Of the 26.8 million people in New York, as many as 20 million could be lost and without Christ, Graham said. Noting that 180 different people groups live in New York City, he said if God were to bring revival to this major metropolis it could spread to the rest of the world.
In other business, messengers voted by a large margin against a motion by Mark Johnson of Cherokee Heights Baptist Church in Macon to amend the convention’s constitution so that executive committee members would be divided equally between clergy and laity. The executive committee previously had voted unanimously to oppose the amendment in order to protect the autonomy of the local association and preserve a system that has proven to be effective. Johnson had offered the same amendment during last year’s meeting in Marietta, and it was soundly defeated.
Emmett Henderson, the Georgia Baptist Convention’s specialist in ethics and public affairs, noted President George W. Bush’s recent signing of the partial-birth abortion bill. The convention’s executive director, J. Robert White, acknowledged Henderson’s plans to retire at the end of the year and expressed gratitude for his faithful service to the convention.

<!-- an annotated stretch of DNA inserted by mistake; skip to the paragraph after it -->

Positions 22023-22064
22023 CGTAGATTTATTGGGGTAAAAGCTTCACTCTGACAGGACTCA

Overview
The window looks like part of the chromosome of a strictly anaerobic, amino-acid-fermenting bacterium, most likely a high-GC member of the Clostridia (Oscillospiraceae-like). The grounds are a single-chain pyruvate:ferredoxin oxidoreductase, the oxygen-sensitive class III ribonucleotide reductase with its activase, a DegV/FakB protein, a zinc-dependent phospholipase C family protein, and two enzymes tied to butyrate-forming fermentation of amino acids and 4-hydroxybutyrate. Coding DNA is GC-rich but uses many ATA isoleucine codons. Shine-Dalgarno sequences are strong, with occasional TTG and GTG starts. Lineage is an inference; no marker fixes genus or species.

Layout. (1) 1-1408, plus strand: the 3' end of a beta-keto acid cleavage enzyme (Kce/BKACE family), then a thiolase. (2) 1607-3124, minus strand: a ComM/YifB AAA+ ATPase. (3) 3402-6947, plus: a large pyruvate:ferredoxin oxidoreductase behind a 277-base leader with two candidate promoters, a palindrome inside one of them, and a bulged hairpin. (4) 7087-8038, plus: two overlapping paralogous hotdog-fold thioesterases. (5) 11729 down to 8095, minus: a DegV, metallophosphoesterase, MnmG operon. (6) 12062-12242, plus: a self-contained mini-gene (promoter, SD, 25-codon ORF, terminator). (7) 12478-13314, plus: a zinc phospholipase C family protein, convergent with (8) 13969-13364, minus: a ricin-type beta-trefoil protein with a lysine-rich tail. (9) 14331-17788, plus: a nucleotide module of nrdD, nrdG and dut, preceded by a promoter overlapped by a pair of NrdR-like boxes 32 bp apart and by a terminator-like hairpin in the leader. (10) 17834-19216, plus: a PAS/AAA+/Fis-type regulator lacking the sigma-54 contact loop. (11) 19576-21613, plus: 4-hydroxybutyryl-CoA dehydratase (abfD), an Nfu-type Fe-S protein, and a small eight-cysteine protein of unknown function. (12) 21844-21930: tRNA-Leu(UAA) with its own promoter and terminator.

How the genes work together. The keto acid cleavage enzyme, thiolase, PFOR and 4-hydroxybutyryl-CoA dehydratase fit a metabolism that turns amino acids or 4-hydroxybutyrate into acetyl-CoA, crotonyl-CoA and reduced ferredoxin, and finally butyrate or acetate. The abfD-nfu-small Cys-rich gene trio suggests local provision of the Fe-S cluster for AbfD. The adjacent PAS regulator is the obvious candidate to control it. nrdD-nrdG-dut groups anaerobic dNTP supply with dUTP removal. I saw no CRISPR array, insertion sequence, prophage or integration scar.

White recognized convention attorney Tom Duvall, who introduced Walter Bush, the attorney retained to represent Georgia Baptists when the convention was sued by Shorter College. Reflecting on Shorter’s decision to separate itself from the convention and become an independent institution, Bush remarked, “I believe a terrible wrong has been done here. The hard-earned offering plate money of good people has been taken and misappropriated.”
An appellate court verdict is expected next spring in legal proceedings between the convention and the college.
The convention’s sessions included sermons, testimonies and music, including gospel favorites sung by the Reggie Saddler Family at different points in the convention proceedings.
Next year’s annual meeting will be Nov. 15-16 at the Georgia International Convention Center in College Park.